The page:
My Favourite Applications

I was asked yesterday to do some guest lectures on the influence and future of web technologies to Digital Media, Education and Creative Arts university students. In some ways I  find that a bit daunting because they will have grown up with the web. It got me thinking about what to talk about and I guess a perspective from an old fogey who has lived through the changes is worthwhile. One of the things I get asked a lot after keynotes and workshops is what applications do I use and why?  I am getting a new laptop delivered today (maybe my last one ever because of tablet developments) and it got me focused on what were the first applications I would load on to it to get me going and to coordinate with my other devices and work colleagues. So here are my top web based cross platform technologies (after of course basics like a Chrome Web Browser)- in order of importance.

1/ Evernote

If I had to pick one application it would be Evernote as it has become the core of what I do.

We use it to store all of our environmental scanning material which then feeds into client work, keynote presentation preparation. For example we generally have a 3-6 month lead time for presentations so on top of our core scanning notebook I collect  cross links to the notes in our system under specific presentation titles to go back to once we start to put together a narrative

I use it to track project notes because I can record it on my desktop, my iPad and my android phone.

I use it for check-lists for travel for the same reason

The web clipper allows me to clip interesting articles and reports for about 30 minutes in the morning which then syncs effortlessly so I can read them on my iPad when travelling

I photograph workshop worksheets and maps and share those with clients afterwards.

The system allows export of all the data so we can keep offline back ups and get our stuff out any time that we want to.

Bets of all it is free although we pay for the premium version

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I pray every day that they stay as a stand alone business and do not get taken over by Microsoft especially.

2/ Drop Box

For those not familiar with it Drop Box allows you to place a folder on your hard drive and anything that is saved in there is synchronised to the cloud and then synchronised to any device you have the application loaded on to.

I use drop box to:

Share a folder with my farm manager so I can see his reports and back up database files any time that I want to from wherever I am

Share a folder with Kim our office manager so I can see all our scanned documents (which is most things) at any time

Keep all the images that we use for presentations so I can access them from any device for preparation.

Save a copy of keynotes before I travel to present (I am paranoid about not having a presentation work so I save one on the hard drive, one on a USB stick, a separate portable version on a different USB stick which I put in a separate bag, upload one to Prezi (see below), and download one from Prezi to my iPad)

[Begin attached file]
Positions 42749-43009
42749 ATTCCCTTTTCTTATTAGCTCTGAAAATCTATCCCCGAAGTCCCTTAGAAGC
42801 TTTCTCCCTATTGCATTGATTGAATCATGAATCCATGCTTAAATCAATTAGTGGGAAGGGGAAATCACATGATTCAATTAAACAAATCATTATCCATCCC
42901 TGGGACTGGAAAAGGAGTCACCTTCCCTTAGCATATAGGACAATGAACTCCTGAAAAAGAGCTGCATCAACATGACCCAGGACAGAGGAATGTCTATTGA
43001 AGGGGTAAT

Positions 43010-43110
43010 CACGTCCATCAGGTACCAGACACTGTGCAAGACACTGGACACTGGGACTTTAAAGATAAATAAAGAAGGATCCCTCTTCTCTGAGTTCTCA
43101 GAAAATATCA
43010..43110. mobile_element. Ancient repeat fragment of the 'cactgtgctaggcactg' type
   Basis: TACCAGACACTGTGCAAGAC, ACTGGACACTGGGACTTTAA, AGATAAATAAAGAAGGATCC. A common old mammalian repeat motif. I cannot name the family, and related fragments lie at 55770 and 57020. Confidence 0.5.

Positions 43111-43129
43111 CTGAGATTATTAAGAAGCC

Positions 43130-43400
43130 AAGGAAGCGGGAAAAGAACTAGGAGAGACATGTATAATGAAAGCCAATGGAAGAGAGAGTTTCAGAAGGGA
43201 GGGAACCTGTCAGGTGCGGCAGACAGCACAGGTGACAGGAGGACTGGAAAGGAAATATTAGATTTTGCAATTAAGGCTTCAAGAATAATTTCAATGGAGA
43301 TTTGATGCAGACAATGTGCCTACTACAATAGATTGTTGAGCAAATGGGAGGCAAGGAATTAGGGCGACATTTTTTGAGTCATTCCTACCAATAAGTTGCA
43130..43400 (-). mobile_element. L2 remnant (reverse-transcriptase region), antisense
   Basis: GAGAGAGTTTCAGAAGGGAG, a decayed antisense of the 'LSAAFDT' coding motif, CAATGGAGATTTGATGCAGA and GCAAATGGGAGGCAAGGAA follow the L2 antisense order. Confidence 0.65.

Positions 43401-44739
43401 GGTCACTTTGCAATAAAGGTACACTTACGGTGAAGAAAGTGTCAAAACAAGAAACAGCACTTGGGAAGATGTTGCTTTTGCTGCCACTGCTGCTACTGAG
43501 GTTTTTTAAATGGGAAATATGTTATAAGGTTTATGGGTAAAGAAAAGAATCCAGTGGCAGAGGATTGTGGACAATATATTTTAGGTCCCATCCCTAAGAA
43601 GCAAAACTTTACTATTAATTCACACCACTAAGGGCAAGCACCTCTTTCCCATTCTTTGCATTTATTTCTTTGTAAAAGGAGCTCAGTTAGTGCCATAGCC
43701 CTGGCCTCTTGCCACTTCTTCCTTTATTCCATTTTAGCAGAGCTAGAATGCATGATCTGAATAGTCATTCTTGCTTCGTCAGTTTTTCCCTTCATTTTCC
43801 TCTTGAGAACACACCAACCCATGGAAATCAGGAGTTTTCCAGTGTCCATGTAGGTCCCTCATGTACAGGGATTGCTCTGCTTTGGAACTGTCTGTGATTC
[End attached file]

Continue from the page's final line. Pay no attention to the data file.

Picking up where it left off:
Share client documents for workshops and project work

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3/ Kindle 

I no longer buy any non fiction books it printed version (I still like a printed book for fiction reading in bed and on planes and one of the people that prompted this post told me the other day he buys eBooks and prints them!!!)

The convenience of being able to carry so many books with me that I have notes in and being able to access that on desktop, iPad and smartphone is fantastic for me ( I mainly use the iPad). The convenience of having a book delivered to me 1 minute after making a  decision to buy it, and to have access to a much wider range of publications than I ever could locally is great.

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4/ ABC iView

This is more an entertainment one and local to Australia than a work one but we use it a lot. I rarely watch TV when it is on these days, preferring to time shift my viewing habits. iView works seamlessly and we use it a lot on the iPad either stand alone or plugged into the TV. It allows you to create a watch list and to watch programs and remembers where you were if you only watch part of a show. That is useful because I am often up well before Jo and Miles and watch a bit on my iPad while having breakfast.Image

5/ TweetDeck

I use TweetDeck more on my computer than I do on my iPad because I am not that keen on the iPad app and find it hard to integrate my overall workflow with it on the iPad.

I use Tweetdeck to organise my Twitter stuff and have several columns set up inside it than I find useful:

A Follow column which is for all the people I follow. This is too large a group to look at all the time but I try and dip into “the stream” 2-3 times a day for serendipity.

A mentions column to track where I am being mentioned and re-tweeted

A direct message column which is set up with a pop up notice so I can respond to people

A “my perspectives list” which is a core group of people I follow assiduously on a daily basis for scanning and information purposes If you want to see this – it is a public list at https://twitter.com/#!/futuristpaul/my-perspectives-list)

A scheduled updates list because we tend to queue tweets to get a spread over different parts of peopel’s day in different parts of the world and to manage workflow on our side.

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6/ Skype

Which we use all the time for internal communication and for travel, both on the laptop and on the iPadImage

7/ Prezi and Prezi Viewer

We use Prezi for all our presentations and I love using the Prezi Viewer application on my iPad because I present without notes and like to do multiple run through and rehearse presentations. Having it in a format the looks just like my presentation on my iPad allows me to rehearse multiple times on planes and taxis and hotel rooms and get the flow down pat. I usually give it one more run through just before going on.Image